Ugh! As PHP developers, we’ve all seen something like this more than we’d like:

Warning: include(included.php): failed to open stream: No such file or directory in /var/www/html/include1.php on line 6

As a general rule, you don’t want to hide warnings like this. You want to be aware of them, and fix them, before your users see them. If you want to handle warnings in another way, I’ll talk about that below. But first, let’s look at the standard, “best practices” way to deal with them.

In your development environment, you want PHP warnings to be displayed and logged. In production, you want them hidden, but logged.

In order to accomplish this, open your php.ini file in your editor of choice, and search for display_errors Change the setting to On for development, and Off for production. Like this:

display_errors = On


display_errors = Off

You may also want to check that errors are being logged as desired in both environments, like this (also in php.ini):

log_errors = On

Also, make sure that your error_reporting setting is sensible. If you look in php.ini, you’ll find that the recommended settings for error_reporting are:

error_reporting = E_ALL
;   Default Value: E_ALL & ~E_NOTICE & ~E_STRICT & ~E_DEPRECATED
;   Development Value: E_ALL
;   Production Value: E_ALL & ~E_DEPRECATED & ~E_STRICT

After making changes to php.ini, usually you will need to restart Apache in order for the changes to take effect.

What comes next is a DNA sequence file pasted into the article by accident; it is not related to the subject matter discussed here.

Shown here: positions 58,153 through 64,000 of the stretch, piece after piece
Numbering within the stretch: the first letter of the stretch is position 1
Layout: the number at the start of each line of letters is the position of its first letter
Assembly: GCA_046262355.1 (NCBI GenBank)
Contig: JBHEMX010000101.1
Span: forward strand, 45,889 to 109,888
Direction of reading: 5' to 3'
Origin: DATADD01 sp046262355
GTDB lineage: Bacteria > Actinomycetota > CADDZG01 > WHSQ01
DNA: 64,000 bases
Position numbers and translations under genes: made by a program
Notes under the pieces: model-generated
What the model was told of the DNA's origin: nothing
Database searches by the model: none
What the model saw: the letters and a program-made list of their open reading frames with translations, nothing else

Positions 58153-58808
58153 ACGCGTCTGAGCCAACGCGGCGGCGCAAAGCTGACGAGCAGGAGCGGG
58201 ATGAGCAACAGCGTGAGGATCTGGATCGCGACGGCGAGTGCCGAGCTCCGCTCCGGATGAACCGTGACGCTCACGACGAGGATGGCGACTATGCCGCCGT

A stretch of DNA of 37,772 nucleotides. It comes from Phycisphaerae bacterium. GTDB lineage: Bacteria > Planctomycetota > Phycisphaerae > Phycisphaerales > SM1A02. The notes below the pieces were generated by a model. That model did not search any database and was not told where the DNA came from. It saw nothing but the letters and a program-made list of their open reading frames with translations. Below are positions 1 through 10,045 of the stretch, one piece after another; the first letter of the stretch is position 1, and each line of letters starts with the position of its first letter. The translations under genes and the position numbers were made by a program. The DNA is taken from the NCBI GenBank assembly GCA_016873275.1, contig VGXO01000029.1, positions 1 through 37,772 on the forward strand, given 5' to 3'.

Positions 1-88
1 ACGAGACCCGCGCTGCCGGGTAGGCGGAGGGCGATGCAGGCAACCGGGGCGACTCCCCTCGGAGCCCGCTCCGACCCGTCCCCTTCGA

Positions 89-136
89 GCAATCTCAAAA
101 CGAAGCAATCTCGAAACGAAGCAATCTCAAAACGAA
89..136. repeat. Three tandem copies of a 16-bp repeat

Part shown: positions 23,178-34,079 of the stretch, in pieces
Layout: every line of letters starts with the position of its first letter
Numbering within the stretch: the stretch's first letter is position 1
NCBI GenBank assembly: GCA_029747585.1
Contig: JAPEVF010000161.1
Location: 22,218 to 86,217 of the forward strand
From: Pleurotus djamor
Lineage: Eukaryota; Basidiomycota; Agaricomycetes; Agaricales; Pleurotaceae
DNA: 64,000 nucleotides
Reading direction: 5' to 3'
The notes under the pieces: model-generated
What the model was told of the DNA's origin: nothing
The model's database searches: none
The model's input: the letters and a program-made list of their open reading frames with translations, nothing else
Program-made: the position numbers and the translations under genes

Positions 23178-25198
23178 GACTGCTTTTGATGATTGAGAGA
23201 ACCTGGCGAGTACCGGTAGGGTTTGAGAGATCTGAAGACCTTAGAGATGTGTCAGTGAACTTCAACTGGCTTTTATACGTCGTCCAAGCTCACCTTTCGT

If you don’t see the change taking place, you should double check a few things:

  • Make sure there are no duplicate occurrences of display_errors in your ini file.
  • Look around to see if there are any other php.ini files with this setting that might be overriding the main one.
  • Check that the code is not using ini_set to override the php.ini file.

Now, sometimes a warning is expected, and you just want the warning logged, and not displayed. In that case, you can write your code to work around the warning, like so:

$display_errors = ini_get('display_errors'); // get the initial value
ini_set('display_errors', 0); // do not display errors or warnings. Yup, it turns off warnings, too.
$result = function_that_causes_a_warning(); // the warning will not be displayed because of the above line.
ini_set('display_errors', $display_errors); // reset display_errors to the initial value.

This use case is very unusual. If you find yourself needing to do this, ask yourself if it’s really the best thing to do. Normally, you don’t want to “hack” the global settings that have been applied in php.ini.